Other studies have shown that runners who were given 16 ounces (480 ml) of tart cherry juice in the days leading up to and immediately following a marathon experienced lass muscle damage, soreness, and inflammation. Those same runners also recovered faster (3)
Tart cherry juice is high in melatonin, which is the hormone that is responsible for sleep, so it may help to improve your sleep quality. It has also been known to reduce the symptoms of Arthritis and Gout, but it really depends on the person from the reviews that I’ve read. Some people have great success while others don’t see a reduction in symptoms.
Because tart cherry juice is high in antioxidants, it may help promote brain health as well as improve verbal fluency and memory in people with Parkinson’s and Alzheimer’s (4). Increasing your consumption of antioxidants has been known to help protect against cancer, reduce blood pressure, aid in weight loss, and reduce pain caused by nerve damage. There are even reports that it may improve your immune system.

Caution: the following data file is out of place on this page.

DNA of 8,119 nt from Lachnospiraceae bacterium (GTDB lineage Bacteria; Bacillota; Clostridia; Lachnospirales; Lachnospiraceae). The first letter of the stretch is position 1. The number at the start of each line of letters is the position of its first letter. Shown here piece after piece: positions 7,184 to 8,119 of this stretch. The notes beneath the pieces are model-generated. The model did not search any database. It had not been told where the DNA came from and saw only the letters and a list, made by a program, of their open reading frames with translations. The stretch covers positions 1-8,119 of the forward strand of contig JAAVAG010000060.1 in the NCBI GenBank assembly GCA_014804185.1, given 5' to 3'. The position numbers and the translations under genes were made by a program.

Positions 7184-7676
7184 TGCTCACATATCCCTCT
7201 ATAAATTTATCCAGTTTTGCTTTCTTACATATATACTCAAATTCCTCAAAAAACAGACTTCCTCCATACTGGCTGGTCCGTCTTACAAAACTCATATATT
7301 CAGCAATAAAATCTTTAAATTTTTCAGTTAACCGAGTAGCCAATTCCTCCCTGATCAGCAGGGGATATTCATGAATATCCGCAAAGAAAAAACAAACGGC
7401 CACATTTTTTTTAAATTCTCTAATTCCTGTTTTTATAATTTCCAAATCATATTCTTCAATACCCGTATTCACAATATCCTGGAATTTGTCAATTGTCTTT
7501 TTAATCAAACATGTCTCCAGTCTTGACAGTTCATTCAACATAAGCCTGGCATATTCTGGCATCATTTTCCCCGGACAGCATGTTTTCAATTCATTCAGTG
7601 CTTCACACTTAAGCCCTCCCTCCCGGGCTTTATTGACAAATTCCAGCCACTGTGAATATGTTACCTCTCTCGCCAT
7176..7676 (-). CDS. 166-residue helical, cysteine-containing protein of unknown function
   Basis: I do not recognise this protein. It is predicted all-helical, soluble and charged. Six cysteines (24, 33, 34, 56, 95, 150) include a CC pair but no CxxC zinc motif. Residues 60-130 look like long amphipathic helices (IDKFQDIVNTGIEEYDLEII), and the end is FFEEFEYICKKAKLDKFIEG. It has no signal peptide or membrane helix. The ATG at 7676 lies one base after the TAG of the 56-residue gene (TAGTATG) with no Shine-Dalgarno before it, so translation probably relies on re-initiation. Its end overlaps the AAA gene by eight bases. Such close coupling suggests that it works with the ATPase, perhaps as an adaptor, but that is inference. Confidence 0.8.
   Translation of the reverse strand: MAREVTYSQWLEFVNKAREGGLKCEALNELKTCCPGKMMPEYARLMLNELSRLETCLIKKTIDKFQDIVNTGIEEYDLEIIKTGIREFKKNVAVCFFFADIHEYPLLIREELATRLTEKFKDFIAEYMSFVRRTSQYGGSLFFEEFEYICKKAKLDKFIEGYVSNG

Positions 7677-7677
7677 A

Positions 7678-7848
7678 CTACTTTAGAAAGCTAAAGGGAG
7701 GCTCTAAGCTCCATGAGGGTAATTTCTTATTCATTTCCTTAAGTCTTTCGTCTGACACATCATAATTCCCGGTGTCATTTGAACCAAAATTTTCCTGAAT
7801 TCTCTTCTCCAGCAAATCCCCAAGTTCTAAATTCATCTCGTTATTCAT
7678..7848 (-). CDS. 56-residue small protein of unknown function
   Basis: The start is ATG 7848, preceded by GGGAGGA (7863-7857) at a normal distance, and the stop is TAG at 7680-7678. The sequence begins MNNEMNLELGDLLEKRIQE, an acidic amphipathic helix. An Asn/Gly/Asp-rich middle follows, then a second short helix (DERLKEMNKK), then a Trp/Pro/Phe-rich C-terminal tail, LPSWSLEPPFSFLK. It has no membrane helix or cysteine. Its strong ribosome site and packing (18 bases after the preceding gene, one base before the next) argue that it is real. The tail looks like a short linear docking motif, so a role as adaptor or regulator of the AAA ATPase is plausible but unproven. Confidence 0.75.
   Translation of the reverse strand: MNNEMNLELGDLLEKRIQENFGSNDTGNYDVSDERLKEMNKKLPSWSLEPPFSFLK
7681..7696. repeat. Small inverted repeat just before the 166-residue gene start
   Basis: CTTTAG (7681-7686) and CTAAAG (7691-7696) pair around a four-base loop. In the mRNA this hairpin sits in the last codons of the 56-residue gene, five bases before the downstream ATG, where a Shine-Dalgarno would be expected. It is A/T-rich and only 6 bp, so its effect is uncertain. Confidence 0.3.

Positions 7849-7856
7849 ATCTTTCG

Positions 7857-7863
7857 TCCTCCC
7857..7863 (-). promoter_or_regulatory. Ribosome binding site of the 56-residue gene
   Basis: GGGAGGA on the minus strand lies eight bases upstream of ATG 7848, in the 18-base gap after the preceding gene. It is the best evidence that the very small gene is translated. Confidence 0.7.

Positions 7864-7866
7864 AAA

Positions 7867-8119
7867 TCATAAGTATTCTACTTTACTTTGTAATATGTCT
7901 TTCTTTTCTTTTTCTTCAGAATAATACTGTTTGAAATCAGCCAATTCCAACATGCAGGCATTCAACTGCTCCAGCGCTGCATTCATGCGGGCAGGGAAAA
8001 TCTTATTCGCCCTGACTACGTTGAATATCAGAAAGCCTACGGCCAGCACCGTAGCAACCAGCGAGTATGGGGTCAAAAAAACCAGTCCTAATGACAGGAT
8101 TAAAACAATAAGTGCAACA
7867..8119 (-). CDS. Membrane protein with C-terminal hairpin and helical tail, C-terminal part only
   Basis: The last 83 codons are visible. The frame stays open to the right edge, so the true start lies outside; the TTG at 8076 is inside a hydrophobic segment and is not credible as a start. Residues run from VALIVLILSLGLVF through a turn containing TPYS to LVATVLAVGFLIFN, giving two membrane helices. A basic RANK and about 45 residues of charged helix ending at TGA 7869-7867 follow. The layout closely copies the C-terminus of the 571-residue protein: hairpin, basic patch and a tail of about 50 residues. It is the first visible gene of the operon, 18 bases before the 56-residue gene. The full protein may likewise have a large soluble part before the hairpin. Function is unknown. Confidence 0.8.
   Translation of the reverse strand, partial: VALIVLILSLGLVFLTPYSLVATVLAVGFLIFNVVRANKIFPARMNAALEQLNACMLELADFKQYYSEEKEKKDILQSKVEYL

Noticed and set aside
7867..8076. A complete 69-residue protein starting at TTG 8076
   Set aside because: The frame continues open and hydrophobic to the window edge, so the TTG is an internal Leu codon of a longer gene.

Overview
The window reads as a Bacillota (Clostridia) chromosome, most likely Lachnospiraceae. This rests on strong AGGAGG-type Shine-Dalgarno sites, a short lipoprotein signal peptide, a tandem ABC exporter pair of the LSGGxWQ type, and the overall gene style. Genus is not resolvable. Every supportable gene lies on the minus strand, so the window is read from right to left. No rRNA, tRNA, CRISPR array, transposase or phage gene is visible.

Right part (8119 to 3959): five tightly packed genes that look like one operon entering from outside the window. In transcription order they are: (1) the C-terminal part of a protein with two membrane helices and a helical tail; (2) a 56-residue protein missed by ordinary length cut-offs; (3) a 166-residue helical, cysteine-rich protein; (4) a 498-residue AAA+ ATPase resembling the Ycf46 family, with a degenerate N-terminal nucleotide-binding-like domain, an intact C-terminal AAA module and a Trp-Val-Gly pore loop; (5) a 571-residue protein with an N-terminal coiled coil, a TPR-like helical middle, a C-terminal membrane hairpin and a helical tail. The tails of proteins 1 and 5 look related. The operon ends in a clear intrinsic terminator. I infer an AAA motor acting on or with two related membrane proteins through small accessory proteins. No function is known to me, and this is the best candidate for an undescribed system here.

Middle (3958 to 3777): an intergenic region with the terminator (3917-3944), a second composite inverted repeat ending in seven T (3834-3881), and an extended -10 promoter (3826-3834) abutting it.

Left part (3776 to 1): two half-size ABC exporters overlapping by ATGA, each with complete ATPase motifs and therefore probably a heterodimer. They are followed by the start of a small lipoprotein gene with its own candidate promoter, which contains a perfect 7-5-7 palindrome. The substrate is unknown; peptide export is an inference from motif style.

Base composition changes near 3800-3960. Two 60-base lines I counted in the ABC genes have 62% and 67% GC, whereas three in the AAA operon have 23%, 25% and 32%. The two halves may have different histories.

So how much tart cherry juice should you consume and what is the best form to take? It appears like many of the studies were of individuals who consumed 16 ounces of tart cherry juice a day (two daily 8-ounce servings), which is equivalent to about 200 tart cherries. People who use tart cherry juice powder used about 480 mg per day. Many people experienced results after 7-10 days. I started feeling results within about 4 days.
Note: While tart cherry juice is safe for most people, it does have high amounts of sorbitol, a type of sugar alcohol that may cause stomach pain or diarrhea for some people. It also contains quercetin (a plant compound) that may interact with certain medications, particularly blood thinners (5). If you are taking medications, please consult your doctor before adding large amounts of tart cherry juice to your diet.